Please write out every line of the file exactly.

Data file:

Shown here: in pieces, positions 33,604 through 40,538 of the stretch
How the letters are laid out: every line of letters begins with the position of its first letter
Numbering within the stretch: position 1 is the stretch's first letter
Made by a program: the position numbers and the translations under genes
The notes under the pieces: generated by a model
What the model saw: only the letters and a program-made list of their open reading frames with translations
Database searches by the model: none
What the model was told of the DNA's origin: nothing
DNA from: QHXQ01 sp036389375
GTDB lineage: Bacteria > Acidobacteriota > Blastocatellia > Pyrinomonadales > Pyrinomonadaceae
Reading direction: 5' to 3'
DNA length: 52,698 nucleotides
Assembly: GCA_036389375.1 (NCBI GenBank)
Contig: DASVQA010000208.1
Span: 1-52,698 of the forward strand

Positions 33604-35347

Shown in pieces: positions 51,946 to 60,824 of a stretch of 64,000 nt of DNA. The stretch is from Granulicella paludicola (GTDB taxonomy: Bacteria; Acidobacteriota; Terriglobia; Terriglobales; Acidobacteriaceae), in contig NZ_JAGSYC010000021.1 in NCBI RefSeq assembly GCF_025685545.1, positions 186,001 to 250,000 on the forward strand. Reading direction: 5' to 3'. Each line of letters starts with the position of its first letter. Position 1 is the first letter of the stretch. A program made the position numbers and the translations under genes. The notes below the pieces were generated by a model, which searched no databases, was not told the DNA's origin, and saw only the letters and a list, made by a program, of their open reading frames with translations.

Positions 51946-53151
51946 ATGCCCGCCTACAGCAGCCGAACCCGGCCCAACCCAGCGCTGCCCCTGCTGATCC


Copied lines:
Shown here: in pieces, positions 33,604 through 40,538 of the stretch
How the letters are laid out: every line of letters begins with the position of its first letter
Numbering within the stretch: position 1 is the stretch's first letter
Made by a program: the position numbers and the translations under genes
The notes under the pieces: generated by a model
What the model saw: only the letters and a program-made list of their open reading frames with translations
Database searches by the model: none
What the model was told of the DNA's origin: nothing
DNA from: QHXQ01 sp036389375
GTDB lineage: Bacteria > Acidobacteriota > Blastocatellia > Pyrinomonadales > Pyrinomonadaceae
Reading direction: 5' to 3'
DNA length: 52,698 nucleotides
Assembly: GCA_036389375.1 (NCBI GenBank)
Contig: DASVQA010000208.1
Span: 1-52,698 of the forward strand

Positions 33604-35347

Shown in pieces: positions 51,946 to 60,824 of a stretch of 64,000 nt of DNA. The stretch is from Granulicella paludicola (GTDB taxonomy: Bacteria; Acidobacteriota; Terriglobia; Terriglobales; Acidobacteriaceae), in contig NZ_JAGSYC010000021.1 in NCBI RefSeq assembly GCF_025685545.1, positions 186,001 to 250,000 on the forward strand. Reading direction: 5' to 3'. Each line of letters starts with the position of its first letter. Position 1 is the first letter of the stretch. A program made the position numbers and the translations under genes. The notes below the pieces were generated by a model, which searched no databases, was not told the DNA's origin, and saw only the letters and a list, made by a program, of their open reading frames with translations.

Positions 51946-53151
51946 ATGCCCGCCTACAGCAGCCGAACCCGGCCCAACCCAGCGCTGCCCCTGCTGATCC